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South China Sea

Malaysia says China's maritime claims have no legal basis

Country uses language similar to US and Australia over South China Sea

A helicopter takes off from the U.S. Navy's USS Ronald Reagan aircraft carrier in the South China Sea on July 17.   © Reuters

NEW YORK -- In a letter to the United Nations, Malaysia has stated that China's maritime claims in the South China Sea have no legal basis, potentially signaling that Kuala Lumpur is hardening its stance.

In a note verbale dated Wednesday, the Malaysian mission to the U.N. wrote to Secretary General Antonio Guterres that it "rejects China's claims to historic rights, or other sovereign rights or jurisdiction, with respect to the maritime areas of the South China Sea encompassed by the relevant part of the 'nine-dash line.'"

Noting that China's claims are contrary to the U.N. Convention on the Law of the Sea, or Unclos, it added, "The Government of Malaysia considers that the People's Republic of China's claim to the maritime features in the South China Sea has no basis under international law."

The language echoed a joint statement issued by the U.S. and Australia earlier this week, in which the ministers of foreign affairs and defense affirmed that "Beijing's maritime claims are not valid under international law."

Earlier, on July 13, U.S. Secretary of State Mike Pompeo issued a landmark statement on the South China Sea, declaring, "Beijing's claims to offshore resources across most of the South China Sea are completely unlawful, as is its campaign of bullying to control them."

Malaysia and China have each been submitting note verbales to the U.N. regarding the disputed waterway, but Malaysia's wording until now had centered around its own right to establish a continental shelf in the northern part of the sea.

"Malaysia's latest statement is surprising on the heels of Pompeo's shift in [South China Sea] policy because Mahathir had refused to choose sides -- U.S. or China -- but then again Malaysia has a new leader now," said Rand senior defense analyst Derek Grossman, referring to Malaysian Prime Minister Muhyiddin Yassin, who replaced Mahathir Mohamad earlier this year.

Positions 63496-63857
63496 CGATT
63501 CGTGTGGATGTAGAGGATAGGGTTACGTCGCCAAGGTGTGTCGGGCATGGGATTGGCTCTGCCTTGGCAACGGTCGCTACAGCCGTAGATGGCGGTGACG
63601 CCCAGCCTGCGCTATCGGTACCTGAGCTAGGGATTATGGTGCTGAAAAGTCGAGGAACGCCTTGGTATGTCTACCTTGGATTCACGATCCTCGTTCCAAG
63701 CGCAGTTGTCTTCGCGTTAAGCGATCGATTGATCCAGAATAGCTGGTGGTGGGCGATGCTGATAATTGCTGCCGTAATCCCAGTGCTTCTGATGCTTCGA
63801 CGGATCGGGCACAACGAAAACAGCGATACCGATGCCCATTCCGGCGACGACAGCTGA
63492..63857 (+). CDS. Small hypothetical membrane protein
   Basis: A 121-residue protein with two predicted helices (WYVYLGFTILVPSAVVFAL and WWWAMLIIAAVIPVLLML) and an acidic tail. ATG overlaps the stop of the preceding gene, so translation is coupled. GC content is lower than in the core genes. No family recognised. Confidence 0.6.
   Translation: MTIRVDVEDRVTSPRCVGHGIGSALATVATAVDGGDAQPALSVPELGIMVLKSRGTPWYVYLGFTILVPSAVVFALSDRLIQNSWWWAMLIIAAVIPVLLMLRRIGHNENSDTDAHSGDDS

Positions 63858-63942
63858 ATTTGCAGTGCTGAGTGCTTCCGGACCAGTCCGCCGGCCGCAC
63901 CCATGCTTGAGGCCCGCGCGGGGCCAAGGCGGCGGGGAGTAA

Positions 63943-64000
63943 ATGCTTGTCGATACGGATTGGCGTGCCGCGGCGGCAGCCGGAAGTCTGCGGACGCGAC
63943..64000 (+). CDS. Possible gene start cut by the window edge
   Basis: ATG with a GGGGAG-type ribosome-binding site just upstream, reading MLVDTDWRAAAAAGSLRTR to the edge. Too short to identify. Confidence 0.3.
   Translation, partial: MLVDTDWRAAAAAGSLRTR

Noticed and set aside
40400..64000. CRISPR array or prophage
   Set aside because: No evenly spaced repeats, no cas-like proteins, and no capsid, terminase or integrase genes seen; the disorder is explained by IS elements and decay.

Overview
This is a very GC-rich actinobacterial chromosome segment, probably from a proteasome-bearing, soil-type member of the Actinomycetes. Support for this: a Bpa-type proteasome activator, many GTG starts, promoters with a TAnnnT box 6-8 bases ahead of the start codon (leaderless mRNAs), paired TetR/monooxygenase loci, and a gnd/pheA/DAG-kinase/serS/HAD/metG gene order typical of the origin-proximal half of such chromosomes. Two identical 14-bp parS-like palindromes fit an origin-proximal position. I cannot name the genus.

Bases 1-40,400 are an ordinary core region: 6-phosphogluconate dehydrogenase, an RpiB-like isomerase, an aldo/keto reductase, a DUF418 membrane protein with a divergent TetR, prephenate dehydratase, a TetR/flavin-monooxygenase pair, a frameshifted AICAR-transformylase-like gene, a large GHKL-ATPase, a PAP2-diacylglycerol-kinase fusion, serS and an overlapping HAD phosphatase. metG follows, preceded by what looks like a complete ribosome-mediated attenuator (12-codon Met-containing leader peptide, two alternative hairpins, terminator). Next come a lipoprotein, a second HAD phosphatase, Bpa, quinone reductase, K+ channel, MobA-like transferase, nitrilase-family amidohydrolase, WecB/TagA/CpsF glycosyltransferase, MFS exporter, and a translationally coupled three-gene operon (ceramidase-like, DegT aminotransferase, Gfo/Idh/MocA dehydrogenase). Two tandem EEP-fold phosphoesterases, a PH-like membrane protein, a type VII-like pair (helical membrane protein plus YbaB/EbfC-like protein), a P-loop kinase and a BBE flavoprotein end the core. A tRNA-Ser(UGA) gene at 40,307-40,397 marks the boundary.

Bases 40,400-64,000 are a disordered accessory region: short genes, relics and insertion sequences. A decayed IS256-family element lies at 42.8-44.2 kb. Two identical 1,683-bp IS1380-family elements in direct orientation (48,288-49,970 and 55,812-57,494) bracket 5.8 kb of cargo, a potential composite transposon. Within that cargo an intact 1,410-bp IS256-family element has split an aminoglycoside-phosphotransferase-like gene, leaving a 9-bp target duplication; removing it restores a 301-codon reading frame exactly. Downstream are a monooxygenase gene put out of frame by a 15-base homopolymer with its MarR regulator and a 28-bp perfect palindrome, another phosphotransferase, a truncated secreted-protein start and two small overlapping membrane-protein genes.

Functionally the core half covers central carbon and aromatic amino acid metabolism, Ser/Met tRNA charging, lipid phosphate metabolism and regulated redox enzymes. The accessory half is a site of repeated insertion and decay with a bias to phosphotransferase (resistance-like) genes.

Malaysia has never accepted the nine-dash line China uses to claim most of the South China Sea for itself. But it has typically kept a lower profile on the issue than some of its neighbors.

Former Malaysian Prime Minister Najib Razak -- convicted on Tuesday on multiple corruption charges -- had actively courted Chinese investment while calling for a peaceful resolution to South China Sea disputes, before his defeat to Mahathir's coalition in the May 2018 election.

Late last year, Mahathir said Southeast Asian countries needed to work with Beijing. "We are not really strong enough to tell the Chinese, 'No, you should not do this kind of thing, it is the international law,' or whatever," he said at a Council on Foreign Relations event in the U.S.

A Malaysian defense white paper issued shortly before Mahathir's resignation was worded carefully: "Malaysia maintains friendly relations with all countries and seeks peaceful resolution of disputes based on international law. The South China Sea should be a platform for cooperation and connectivity, not an area of confrontation or conflict area."

Wednesday's note verbale, however, employed much stronger wording than Kuala Lumpur had used in previous communications with the U.N., suggesting the Muhyiddin government may be emboldened by the tougher U.S. line.

In a similar communication, Indonesia told the U.N. on June 12 that China has no historic rights in Indonesia's Exclusive Economic Zone and Continental Shelf.

In July 2016, an independent arbitral tribunal established under Unclos dismissed Chinese territorial claims to the region and ruled in favor of the Philippines. Beijing has called the ruling "illegal, null and void."

In note verbales to the U.S. secretary general, China has said that its territorial sovereignty, maritime rights and interests in the South China Sea are established in the long course of historical practice. "They are clear and consistent with international law," including Unclos, it said in June. 

Additional reporting by James Hand-Cukierman in Tokyo.

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